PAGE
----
Training and more training

I am frequently asked about our training program for our therapy horses. Mostly people want to know how long it takes for a horse to become a therapy horse. The answer is not a short, easy one. I'll go thru a little bit of our process to answer the question.

I choose a horse based on a color or looks, sometimes size, (smaller for kids events and taller if they will do bedside visits) or if a horse is looking for a new home. Once they arrive I look for several things:

  • are they approachable,

  • are they inquisitive, and

  • are they of a sound horse mind.

It is easy to forget that under all that cuteness is still a horse that thinks like a horse and has to be trained like a horse. We begin by going thru an evaluation that shows me how they react to stress, or pressure. They are usually a bit nervous since they are in a new place, away from their old herd and I am new to them as well. I want to know that the horse has not established as its first line of defense: to kick or bite.

Once we make this first assessment, we move to characteristics. I like to see a horse that is a bit curious. Our training is built on rewarding curiosity in the horse. We try to reward the horses and let them understand new things are good because a reward is associated with it. Steps for introducing new things are very slow and each horse goes at their own pace. After the initial “getting to know you” phase, we work on:

  • basic good horse manners,

  • basic lead work, and

  • basic commands.

The time to master these skills usually varies a bit from horse to horse. Some come with a bit of training and some we start from scratch. Our training never stops, horses need constant refreshing once a skill is learned. We are always going over the basics and then adding in a new skill. Just like people, some of the horses are quick learners and some need more time.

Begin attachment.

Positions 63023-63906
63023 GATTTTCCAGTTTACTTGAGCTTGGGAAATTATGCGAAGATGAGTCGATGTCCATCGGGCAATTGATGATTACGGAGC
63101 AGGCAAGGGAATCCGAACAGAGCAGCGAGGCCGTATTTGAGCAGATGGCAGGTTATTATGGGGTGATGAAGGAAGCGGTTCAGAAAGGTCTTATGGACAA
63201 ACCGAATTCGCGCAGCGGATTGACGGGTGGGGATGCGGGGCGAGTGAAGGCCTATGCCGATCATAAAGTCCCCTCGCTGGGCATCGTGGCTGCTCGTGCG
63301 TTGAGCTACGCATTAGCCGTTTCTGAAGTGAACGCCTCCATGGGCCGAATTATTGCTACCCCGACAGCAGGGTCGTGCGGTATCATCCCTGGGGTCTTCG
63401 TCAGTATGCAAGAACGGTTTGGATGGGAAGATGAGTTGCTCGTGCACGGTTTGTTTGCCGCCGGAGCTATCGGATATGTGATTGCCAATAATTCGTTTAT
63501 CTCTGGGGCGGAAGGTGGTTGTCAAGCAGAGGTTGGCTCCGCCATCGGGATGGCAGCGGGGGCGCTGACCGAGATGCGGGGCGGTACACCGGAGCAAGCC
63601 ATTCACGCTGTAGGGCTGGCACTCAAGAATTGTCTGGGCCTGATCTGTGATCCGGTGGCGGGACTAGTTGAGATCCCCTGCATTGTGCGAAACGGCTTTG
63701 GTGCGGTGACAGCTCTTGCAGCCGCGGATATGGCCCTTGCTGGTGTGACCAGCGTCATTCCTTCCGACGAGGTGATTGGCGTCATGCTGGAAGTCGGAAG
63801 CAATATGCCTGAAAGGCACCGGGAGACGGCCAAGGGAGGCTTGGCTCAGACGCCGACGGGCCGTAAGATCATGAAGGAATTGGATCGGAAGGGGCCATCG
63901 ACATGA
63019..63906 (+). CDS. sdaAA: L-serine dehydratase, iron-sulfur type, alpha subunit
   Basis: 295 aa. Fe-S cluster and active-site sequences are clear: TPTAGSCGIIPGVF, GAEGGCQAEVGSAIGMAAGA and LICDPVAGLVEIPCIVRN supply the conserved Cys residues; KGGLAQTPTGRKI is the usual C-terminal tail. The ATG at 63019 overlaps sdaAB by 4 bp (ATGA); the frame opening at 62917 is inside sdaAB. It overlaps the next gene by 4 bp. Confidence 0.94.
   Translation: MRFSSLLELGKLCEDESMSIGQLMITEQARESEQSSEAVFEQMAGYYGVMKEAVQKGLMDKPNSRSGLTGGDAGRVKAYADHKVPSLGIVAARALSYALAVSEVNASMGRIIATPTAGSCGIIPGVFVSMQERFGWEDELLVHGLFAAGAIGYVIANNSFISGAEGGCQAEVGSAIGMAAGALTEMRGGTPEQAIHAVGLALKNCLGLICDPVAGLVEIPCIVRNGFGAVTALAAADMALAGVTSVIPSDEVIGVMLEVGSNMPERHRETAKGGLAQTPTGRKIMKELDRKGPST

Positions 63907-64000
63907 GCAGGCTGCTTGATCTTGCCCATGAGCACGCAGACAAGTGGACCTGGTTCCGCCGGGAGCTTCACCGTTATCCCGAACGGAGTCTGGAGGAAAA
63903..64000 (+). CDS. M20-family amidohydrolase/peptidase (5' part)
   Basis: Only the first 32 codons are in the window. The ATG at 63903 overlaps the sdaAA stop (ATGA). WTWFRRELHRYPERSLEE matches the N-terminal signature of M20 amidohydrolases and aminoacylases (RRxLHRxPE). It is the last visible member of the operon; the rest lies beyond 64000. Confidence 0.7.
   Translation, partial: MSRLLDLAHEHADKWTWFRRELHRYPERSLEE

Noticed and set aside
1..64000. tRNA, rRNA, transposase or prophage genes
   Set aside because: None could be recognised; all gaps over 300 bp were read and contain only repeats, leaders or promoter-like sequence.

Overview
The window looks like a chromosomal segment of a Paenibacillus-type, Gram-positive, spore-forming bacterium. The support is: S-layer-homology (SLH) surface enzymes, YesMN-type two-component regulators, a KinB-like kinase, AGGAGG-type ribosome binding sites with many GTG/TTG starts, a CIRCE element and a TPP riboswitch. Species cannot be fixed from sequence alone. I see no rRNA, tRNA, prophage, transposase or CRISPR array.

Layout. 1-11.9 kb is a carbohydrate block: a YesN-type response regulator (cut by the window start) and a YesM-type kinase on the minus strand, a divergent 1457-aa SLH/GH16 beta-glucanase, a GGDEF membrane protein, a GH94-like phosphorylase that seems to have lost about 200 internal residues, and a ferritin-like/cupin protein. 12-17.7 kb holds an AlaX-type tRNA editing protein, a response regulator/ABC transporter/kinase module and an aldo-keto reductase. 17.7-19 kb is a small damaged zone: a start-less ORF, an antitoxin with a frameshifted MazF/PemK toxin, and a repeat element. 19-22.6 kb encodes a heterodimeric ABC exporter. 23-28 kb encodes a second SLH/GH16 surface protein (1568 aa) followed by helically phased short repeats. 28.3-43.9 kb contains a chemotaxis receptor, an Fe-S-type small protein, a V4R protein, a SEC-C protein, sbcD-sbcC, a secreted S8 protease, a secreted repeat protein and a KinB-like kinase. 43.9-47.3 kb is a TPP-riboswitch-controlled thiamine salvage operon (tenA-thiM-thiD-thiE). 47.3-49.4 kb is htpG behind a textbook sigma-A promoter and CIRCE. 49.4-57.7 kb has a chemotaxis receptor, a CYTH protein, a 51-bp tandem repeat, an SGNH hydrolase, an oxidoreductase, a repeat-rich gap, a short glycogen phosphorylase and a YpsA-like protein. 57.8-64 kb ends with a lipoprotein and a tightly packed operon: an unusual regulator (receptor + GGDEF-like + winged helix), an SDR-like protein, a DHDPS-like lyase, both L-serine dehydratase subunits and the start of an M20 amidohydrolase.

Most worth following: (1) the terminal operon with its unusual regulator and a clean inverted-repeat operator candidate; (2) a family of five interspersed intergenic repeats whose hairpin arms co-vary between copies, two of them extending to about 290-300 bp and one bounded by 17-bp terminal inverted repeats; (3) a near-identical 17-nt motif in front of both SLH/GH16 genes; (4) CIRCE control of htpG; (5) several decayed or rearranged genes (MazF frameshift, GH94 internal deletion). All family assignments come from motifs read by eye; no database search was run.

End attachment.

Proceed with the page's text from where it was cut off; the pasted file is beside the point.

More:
Horse Levels

Horses advance thru our levels as they acquire visit hours, training hours and advance in the level of difficulty. We have four levels of registration, ranging from Level I to Level IV. The average time for a horse to start making soft visits is 4-8 months. The time required to become a Level IV horse is at least 12 months of very consistent training. Of course, all the time is affected by how much you are able to get your horse out to do all that has to be done.

One level is not deemed better than another; rather - the levels indicate the type of atmosphere the horse thrives in. Some horses will always stay a Level II horse, because the horse prefers singular interaction. Other horses will be placed in the Level III registration because the horse enjoys parades and lots of commotion. Evaluation during training will help determine registration and placement for each therapy horse.

Whenever making visits the handler is ALWAYS the horse’s advocate. If the handler is uncomfortable, they are instructed to pass the horse to another trained handler or leave the premises if they believe the safety of the horse or visitors is in jeopardy.